These one-off events are inspiring and educational, and the solutions produced in even a weekend are impressive. But then, I started attending Code for DC last August, and I found a community. When you can keep coming back to a hack night every month or six weeks, you start seeing progress on longer-term projects and ways of thinking about problems in your area, and how those problems show up in other cities and what they”re doing about them. There”s a lot of magical civic geekery to that.

Code for DC has a pretty sophisticated civic hacking community. What are your impressions of Houston so far?

Code for DC has an important ingredient in common with Houston: passionate people who want to help their communities. If you have that, you”re golden, and I think every place does. It”s just a matter of connecting those people to the projects they casino online love.

The difference is it”s easy for civic hackers in DC to find each other and their overlapping interests in other Meetups, but in Houston, like many other things and just by nature of the city”s geography, all of those great sub-communities are spread out. But I”m looking forward to connecting with them.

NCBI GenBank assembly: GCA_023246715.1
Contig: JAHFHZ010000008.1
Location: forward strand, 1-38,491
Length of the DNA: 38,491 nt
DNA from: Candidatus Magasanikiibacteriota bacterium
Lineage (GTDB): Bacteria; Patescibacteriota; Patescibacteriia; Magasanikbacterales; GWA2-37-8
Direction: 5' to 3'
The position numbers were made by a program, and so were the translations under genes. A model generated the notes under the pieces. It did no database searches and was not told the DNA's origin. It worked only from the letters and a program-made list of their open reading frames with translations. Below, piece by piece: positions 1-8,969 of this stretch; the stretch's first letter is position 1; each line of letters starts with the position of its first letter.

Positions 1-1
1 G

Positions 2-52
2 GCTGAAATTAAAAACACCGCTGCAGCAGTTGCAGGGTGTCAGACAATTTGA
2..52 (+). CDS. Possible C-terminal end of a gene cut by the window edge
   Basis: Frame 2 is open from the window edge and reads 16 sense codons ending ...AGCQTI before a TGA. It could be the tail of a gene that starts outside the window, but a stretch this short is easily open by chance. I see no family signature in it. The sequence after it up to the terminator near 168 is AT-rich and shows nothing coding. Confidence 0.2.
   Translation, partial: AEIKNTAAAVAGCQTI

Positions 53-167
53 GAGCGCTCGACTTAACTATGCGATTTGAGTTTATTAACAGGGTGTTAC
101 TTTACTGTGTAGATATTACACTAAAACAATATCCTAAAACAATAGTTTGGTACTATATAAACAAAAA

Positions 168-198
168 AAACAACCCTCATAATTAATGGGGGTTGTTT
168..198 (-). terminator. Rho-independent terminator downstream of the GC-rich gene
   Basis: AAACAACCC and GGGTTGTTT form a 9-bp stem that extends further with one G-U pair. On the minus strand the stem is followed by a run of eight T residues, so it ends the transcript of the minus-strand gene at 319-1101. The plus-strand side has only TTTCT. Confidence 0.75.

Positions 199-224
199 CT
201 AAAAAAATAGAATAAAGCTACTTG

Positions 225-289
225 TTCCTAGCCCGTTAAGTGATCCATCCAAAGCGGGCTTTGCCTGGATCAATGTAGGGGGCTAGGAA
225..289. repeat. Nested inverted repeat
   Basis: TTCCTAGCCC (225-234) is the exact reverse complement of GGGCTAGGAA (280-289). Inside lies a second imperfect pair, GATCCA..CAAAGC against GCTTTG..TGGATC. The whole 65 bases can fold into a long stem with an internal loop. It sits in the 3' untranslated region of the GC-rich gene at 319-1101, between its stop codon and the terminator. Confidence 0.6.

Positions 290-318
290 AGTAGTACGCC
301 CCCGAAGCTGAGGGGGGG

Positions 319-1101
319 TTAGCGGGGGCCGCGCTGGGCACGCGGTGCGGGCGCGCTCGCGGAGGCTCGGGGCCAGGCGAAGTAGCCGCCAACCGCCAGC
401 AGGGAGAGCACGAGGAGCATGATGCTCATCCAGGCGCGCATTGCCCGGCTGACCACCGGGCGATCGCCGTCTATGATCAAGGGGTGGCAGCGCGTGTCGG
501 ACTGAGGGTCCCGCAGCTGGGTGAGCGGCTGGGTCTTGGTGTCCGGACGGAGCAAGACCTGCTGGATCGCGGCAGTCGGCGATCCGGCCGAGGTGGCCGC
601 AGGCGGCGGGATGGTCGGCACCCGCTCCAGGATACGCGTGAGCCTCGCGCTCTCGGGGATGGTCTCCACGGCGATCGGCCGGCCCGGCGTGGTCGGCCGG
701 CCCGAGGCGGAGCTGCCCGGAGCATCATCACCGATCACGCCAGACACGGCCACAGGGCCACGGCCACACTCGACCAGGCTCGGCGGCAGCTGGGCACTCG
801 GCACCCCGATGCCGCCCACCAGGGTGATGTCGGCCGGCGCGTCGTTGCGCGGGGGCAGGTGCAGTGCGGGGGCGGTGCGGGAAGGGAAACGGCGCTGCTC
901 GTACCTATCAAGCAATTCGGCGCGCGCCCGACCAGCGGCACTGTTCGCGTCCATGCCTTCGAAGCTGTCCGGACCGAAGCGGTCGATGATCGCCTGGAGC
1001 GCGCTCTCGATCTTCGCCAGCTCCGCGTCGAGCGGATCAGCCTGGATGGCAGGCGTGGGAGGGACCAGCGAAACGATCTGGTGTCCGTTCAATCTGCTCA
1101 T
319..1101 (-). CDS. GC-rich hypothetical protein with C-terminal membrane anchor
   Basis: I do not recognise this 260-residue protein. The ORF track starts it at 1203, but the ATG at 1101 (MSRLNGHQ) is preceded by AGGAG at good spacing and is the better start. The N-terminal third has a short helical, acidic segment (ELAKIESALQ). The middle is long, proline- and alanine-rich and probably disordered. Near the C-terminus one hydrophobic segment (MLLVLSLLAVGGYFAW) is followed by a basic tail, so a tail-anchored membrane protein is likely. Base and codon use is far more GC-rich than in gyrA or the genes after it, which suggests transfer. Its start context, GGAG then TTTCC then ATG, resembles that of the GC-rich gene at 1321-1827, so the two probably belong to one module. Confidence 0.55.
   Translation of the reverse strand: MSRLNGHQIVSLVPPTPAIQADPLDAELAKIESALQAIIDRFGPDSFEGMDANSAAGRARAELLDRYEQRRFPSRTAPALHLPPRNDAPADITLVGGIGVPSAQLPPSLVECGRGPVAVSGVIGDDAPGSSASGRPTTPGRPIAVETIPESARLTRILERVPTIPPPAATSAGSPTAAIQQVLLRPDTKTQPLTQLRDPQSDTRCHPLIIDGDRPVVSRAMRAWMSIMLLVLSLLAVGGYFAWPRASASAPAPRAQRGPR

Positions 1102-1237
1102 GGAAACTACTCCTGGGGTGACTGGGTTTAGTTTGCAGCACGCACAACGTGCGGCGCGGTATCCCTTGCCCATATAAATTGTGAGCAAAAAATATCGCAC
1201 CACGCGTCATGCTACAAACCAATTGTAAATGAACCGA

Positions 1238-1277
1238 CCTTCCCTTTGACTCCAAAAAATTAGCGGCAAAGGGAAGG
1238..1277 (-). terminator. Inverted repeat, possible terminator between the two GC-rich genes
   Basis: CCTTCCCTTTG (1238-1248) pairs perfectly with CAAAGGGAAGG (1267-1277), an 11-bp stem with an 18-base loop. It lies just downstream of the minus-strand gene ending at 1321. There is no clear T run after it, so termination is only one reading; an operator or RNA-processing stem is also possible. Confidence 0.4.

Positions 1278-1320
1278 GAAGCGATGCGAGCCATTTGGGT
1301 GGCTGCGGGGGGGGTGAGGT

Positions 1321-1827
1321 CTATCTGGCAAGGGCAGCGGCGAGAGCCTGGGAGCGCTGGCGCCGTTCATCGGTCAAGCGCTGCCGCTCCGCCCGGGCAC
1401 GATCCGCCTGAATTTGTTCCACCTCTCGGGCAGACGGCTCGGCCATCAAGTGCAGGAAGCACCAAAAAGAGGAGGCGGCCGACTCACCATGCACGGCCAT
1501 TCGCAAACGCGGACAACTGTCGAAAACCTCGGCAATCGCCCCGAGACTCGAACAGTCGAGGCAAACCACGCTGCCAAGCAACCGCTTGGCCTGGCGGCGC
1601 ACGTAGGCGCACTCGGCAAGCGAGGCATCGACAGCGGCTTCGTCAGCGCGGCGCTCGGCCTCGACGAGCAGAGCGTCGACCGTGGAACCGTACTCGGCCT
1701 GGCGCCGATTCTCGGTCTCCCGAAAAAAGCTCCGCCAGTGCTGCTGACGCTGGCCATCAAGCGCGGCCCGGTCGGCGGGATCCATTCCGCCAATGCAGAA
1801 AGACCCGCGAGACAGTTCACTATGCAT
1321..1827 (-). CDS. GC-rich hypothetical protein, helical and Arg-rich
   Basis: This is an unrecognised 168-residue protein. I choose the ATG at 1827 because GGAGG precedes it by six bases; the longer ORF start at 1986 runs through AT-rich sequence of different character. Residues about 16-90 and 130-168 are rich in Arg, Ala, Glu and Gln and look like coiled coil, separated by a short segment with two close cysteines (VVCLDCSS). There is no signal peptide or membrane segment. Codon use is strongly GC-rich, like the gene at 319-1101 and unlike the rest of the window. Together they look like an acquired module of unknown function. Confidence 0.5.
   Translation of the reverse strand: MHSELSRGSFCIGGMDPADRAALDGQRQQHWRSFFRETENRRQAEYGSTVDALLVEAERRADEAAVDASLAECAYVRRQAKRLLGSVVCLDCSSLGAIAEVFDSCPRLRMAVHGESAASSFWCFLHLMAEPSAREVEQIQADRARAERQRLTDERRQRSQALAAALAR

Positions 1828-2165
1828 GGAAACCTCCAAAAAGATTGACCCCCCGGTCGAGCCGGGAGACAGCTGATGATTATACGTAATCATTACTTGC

What are some of your favorite projects that you”ve worked on?

ANC Finder is a way for DC residents to learn about their most local form of government, and a good model for civic hackers in other communities who want to build a resource-finder for their local communities.

Another project I loved working on is the TechLady Hackathon, one of the only all-women hackathons in the U.S. Houston ladies, if you”re interested we can definitely start one here, too.

What are the projects that you want to tackle next?

Houston is America”s fourth largest city, and most people drive themselves to work. I”m interested in anything related to addressing that problem.

And as one of the many newcomers to Houston who wants to get to know the city, I”d like to help with cultural discovery projects like the Mural Arts Program Strategy.

Anything else you”d like to add?

Let”s do it, Houstonians! Feel free to reach out with any questions or project ideas.